World Trade Center

In Perspective #2

September 15, 2001

Gary Hunt,
Outpost of Freedom

When I was a kid, just learning how to read, I often picked up a Saturday Evening Post, Life Magazine or Newsweek and thumbed through the pages. I suppose I thought it made me look older -- to read such magazines -- filled with all sorts of big words. What I did, however, was look through all of the magazines for the cartoons. There were always plenty of political cartoons, though they weren't nearly as sophisticated as they are, today.

 One of the common themes in many of the cartoons was the "Hero" image that was given to Russians. After all, the Cold War had begun and it was necessary to ridicule the potential enemy by portraying them as stupid, vulgar and without any moral values.

 The "Hero" badges were always simple, pound ornaments with a single word, "HERO", conspicuous in bold letters. These badges were awarded for nearly any act, and often the recipient was completely unaware of why he was even receiving the award.

 It appeared, to those of us living in a free country, that the Russians were simple-minded, and were prone to praise anyone for anything. However, the American spirit was such that Heroes were those who, with full knowledge of the risks and consequences, would risk life and limb to protect, or save others. After all, most issues of the Congressional Medal of Honor were posthumous in nature -- those, for example, who were willing to die to take out as many of the enemy as possible.

  Tuesday, September 11, 2001 will stand as a day of heroes -- perhaps the Russians will even read cartoons of the event. But, perhaps we should begin to look at what has happened to our once great nation -- and, its once almost solemn respect for its true heroes.

 Perhaps the best way to put this in to perspective is to look at the 200 plus fire-fighters and the dozens of   New York's Finest who had gone into the World Trade Center Towers. Now, I'm not sure why they did go in to the Towers. They had probably been instructed to, or, perhaps, in a period of inability to reason things out, they concluded that they could do some good.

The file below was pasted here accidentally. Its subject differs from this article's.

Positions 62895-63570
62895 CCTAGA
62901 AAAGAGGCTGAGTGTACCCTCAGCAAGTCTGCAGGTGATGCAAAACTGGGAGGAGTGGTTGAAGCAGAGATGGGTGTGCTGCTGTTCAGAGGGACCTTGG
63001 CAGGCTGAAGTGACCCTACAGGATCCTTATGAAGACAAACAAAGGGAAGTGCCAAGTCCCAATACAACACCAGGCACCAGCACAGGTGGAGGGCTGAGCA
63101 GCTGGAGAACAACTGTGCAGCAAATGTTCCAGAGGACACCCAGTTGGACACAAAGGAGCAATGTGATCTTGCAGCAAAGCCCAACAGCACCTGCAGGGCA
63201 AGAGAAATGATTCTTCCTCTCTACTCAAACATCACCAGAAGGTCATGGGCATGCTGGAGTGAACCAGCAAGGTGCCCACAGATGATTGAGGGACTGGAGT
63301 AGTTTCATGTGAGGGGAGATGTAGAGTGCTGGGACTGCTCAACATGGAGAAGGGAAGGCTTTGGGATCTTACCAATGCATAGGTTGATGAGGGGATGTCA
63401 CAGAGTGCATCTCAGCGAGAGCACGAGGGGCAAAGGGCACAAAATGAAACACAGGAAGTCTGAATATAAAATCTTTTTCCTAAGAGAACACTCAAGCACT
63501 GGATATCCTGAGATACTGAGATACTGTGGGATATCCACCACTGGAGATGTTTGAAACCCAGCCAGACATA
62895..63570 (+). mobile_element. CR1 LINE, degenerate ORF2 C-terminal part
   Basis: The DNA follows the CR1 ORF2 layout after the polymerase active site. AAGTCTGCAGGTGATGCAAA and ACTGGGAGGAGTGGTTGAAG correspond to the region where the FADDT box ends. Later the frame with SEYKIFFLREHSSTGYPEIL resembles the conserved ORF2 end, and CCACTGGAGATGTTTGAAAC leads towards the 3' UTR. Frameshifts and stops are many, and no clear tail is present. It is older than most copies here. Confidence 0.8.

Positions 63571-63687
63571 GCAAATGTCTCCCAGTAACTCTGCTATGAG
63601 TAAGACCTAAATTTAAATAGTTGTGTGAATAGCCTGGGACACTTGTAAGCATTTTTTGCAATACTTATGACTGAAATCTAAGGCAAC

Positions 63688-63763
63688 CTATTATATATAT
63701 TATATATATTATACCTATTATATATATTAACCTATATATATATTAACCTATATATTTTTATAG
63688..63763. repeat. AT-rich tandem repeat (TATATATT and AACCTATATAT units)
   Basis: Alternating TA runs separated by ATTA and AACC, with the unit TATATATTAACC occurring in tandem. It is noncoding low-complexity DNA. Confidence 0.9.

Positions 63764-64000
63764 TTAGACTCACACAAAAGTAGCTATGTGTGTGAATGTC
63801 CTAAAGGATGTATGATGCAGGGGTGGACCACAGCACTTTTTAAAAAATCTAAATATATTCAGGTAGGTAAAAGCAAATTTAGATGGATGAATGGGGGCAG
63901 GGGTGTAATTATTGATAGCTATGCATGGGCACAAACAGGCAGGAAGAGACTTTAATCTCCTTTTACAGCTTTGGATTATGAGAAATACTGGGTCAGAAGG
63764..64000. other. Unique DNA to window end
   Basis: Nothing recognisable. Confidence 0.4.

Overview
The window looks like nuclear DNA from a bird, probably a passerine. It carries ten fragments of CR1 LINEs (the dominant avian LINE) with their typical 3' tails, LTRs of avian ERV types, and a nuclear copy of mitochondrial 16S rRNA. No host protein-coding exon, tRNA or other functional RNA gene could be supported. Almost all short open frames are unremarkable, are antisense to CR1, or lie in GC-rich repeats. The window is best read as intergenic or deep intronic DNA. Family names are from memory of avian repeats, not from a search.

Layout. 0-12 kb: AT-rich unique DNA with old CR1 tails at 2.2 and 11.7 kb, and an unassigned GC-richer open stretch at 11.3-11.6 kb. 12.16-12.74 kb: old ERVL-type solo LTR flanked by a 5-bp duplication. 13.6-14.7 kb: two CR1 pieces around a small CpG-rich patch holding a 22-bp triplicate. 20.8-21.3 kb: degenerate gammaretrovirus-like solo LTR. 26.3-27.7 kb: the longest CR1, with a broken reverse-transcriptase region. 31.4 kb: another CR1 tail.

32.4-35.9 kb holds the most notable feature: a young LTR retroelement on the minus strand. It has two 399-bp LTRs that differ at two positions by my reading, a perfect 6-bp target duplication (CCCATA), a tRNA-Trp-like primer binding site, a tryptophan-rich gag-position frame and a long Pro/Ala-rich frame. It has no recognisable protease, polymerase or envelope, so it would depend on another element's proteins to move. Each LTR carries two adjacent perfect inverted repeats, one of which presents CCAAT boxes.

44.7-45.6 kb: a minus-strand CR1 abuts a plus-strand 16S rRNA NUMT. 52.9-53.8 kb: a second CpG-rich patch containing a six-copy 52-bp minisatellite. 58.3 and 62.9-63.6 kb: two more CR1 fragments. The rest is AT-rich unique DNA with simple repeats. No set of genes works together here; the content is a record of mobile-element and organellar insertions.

Understand that nobody had any idea that the Towers would collapse, as they did. So, the situation in which these events occurred can be described as a building with a high potential for fire to spread to other floors -- from the initial impact areas. Given these circumstances, it would appear that the most immediate concern would be the evacuation of as many people as possible, as quickly as possible. With elevators inoperative and nearly a quarter of a mile of stairs to access the areas which might warrant the firefighter's attention, and this location to be obtained by ascending against an almost panicked flow of people downward, it would seem to me to be an act of stupidity rather than and act of heroism.

 Of the accounts which I have heard, the highest level obtained by firefighters was the seventy-first floor. And, this meeting was described with two indelible comments. First was that one of the firefighters was so exhausted that he had turned purple and collapsed as he arrived at the landing. Then, as the chronicler explains, as he continued down the stairs he encountered dozens of baby-faced men in fireman's garb.

 Now, just think about the effect it would have on the orderly flow towards escape from the disaster above if heavily suited firemen were running (or walking, or crawling) up the stairs -- the only route of escape. Easily, two lines of downward flow were omitted from the exodus. Three feet of width in which there was no downward flow of people. This, for the seventy floors in which the "heroes" had strung themselves out -- impeding the flow to safety.

 Did they really believe that they could run nearly straight up, nearly a quarter of a mile, constantly against the flow of traffic and arrive in any condition to fight a fire? Did it not occur to them that if the fire protection system were operable, there would be a few hardy souls spraying as much water as was available on anything that smoked?

 Instead, they prohibited the escape of, perhaps, hundreds of people who will now no longer be able to spend time with their families. Yes, the single column of fireman removed a single strand of egress from those available to the people who had already been caught up in a scene that exceeded even the imagination of Hollywood.

 Though the number of policemen was considerably fewer than the firefighters, their necessity on the scene is even less understandable. Have we come to where we cannot live, cannot act, and cannot protect ourselves without the supervision (direction or command) of a policeman? Or, was their intention to limit the speed in which the fleeing multitude exited the building? Perhaps they believed that they could arrive on the scene in time to apprehend the pilot who had flown, so carelessly, into the building.

 One factor that does make them equal to the fireman, however, is that they, too, reduced the number of people who would be able to go home to dinner that evening.

 Since we must discount the image that these men ran, willingly, into the jaws of danger, we must conclude that their efforts resulted in the loss of additional lives -- and, that an irrational decision, wherever it was made, resulted in what should be considered no less than manslaughter.

 Instead, we are imposed upon by societal norms (political correctness) to honor these men as heroes. Well, hero, here is your badge:


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